Between 2012 and 2017 the proportion of investors aged between 18 and 24 years old that hold on-exchange investments has doubled to just over 20%, showing that young people invest more.
Australia has more than 11 million retail investors, but this number could be higher if companies consider trends in the Australian market and try to attract new clients accordingly. The latest changes to the Australian retail investment landscape have been highlighted by the ASX Australian Investor Study 2017.
Research Now was engaged to field the survey and collect data which was then analyzed by Deloitte Access Economics.The survey was in field during February and March 2017, with 4,000 responses received in total.
Around three-fifths (60%) of Australian adults directly hold investments of some sort outside of their institutional superannuation fund, the study shows. On-exchange investments represent the most commonly held investments – 62% of all investors (that is, of the 60% of Australian adults that invest in some way) hold them. This is followed by cash savings (56%) and investment property (37%).
Regarding the profile of the retail investor, the study shows that young Australians are investing more. Between 2012 and 2017 the proportion of investors aged between 18 and 24 years old that hold on-exchange investments has increased twofold to more than 20%, and there has been a 15 percentage point rise in the proportion of 25-34 year olds investing in on-exchange investments during the same period.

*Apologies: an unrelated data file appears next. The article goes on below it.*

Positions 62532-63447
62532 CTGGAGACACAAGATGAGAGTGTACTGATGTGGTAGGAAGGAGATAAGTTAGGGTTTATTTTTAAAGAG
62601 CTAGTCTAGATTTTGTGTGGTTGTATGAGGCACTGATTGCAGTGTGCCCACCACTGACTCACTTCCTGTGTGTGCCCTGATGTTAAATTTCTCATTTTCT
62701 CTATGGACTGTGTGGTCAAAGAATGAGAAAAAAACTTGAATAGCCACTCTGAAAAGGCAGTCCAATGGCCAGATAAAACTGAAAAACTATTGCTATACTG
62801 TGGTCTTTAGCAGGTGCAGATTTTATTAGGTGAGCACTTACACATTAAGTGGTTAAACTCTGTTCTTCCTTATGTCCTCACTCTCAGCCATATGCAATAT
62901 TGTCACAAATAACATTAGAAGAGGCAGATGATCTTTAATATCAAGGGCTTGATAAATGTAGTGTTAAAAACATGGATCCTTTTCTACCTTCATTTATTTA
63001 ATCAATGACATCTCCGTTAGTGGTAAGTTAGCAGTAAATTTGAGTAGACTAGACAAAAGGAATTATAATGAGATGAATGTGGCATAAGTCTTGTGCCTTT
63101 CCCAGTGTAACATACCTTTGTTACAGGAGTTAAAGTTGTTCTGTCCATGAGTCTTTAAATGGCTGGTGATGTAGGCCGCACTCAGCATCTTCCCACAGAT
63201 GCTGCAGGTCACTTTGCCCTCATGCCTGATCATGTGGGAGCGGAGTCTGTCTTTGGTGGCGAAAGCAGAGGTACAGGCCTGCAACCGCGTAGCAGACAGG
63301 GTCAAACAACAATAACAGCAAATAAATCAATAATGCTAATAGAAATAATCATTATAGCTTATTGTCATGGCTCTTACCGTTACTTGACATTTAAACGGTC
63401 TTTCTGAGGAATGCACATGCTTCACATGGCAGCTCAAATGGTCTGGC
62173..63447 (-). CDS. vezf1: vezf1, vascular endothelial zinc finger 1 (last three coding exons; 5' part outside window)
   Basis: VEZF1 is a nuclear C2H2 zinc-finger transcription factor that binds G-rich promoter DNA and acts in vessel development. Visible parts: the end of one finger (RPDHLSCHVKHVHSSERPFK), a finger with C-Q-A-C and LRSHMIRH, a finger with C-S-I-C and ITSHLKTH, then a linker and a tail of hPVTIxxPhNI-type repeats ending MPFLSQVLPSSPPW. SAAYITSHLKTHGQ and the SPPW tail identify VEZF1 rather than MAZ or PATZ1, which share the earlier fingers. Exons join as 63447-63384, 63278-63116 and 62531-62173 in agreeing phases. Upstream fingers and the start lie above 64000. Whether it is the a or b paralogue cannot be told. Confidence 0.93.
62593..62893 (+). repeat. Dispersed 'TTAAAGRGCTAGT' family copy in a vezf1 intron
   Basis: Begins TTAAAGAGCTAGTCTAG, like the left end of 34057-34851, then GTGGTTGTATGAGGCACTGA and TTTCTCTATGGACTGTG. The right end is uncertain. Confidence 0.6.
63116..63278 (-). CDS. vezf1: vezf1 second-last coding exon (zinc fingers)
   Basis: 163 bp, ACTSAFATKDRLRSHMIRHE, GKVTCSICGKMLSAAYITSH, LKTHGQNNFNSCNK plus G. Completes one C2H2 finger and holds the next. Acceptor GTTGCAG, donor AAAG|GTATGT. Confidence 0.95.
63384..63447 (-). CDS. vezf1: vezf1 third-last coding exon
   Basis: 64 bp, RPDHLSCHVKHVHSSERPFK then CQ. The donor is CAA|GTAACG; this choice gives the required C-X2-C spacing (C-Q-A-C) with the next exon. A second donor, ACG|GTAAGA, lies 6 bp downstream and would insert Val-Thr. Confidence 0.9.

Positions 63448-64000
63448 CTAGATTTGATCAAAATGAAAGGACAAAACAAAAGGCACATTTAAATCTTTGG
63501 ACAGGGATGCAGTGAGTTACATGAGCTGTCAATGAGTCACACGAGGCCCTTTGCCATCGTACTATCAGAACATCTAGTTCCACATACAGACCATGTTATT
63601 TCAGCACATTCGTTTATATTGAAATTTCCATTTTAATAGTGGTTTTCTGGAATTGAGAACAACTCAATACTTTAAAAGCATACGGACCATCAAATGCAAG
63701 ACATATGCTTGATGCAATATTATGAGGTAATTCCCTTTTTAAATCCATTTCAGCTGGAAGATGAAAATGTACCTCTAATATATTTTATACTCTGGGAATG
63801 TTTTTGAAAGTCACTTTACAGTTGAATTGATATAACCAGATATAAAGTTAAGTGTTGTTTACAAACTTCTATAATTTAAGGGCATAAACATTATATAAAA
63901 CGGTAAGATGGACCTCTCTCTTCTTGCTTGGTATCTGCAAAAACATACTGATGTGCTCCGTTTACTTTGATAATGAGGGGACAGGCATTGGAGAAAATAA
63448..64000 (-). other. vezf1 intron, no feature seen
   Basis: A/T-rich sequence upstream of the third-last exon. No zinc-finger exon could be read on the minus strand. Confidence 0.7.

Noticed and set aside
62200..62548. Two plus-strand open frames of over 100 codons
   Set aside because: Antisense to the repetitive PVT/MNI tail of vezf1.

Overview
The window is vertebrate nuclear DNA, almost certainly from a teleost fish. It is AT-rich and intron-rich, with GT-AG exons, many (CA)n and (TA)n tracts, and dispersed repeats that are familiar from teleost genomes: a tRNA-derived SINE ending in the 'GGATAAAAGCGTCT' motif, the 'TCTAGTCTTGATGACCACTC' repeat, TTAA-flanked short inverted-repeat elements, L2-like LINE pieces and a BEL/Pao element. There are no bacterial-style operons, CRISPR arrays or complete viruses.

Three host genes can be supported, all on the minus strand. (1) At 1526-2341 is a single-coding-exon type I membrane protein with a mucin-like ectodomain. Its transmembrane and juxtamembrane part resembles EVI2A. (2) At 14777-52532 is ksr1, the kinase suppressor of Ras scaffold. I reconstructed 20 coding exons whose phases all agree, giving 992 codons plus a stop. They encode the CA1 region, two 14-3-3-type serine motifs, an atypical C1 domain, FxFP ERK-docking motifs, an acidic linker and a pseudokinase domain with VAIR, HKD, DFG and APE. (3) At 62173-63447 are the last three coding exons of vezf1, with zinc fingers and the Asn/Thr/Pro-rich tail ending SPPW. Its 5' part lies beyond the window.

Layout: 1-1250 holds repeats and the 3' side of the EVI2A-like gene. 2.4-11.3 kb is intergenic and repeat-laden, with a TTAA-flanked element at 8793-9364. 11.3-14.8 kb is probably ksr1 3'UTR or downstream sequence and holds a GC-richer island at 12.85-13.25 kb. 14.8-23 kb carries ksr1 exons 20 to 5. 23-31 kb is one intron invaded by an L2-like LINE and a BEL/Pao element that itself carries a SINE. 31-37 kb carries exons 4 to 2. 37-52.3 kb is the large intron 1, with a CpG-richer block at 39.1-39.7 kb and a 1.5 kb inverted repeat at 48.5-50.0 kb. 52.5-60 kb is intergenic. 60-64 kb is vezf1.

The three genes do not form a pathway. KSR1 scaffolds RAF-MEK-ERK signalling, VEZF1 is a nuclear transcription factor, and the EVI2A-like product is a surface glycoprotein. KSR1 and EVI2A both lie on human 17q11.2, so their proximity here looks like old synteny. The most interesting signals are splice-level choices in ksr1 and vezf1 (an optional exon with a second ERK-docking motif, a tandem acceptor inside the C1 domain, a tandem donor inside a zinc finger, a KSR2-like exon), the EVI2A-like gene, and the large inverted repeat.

Interestingly, young investors are more risk averse than older investors, as 4 in 5 young investors prefer guaranteed or stable investment returns. This may provide a signal to the investment industry as to how to better tailor their products and advice to meet this requirement, for instance, by considering capital protected products and providing education on risk management.
The use of professional advice is widespread amid investors, as the study showed that around 60% of all investors use such advice – from a financial planner, full-service stockbroker, accountant, or lawyer.
However, investors are more reluctant to make use of robo advice. Amid young people (18-24 years old), around 15% said they would use robo advice, whereas 28% said they would not. Only 4% of retirees said they would use robo advice, while 41% said they would not.
Non-advice brokers and/or online trading platforms remained the most common trading methods. Of young investors that have transacted in the past 12 months, 42% used a non-advice broker or online trading platform. The proportion is at 69% for retirees.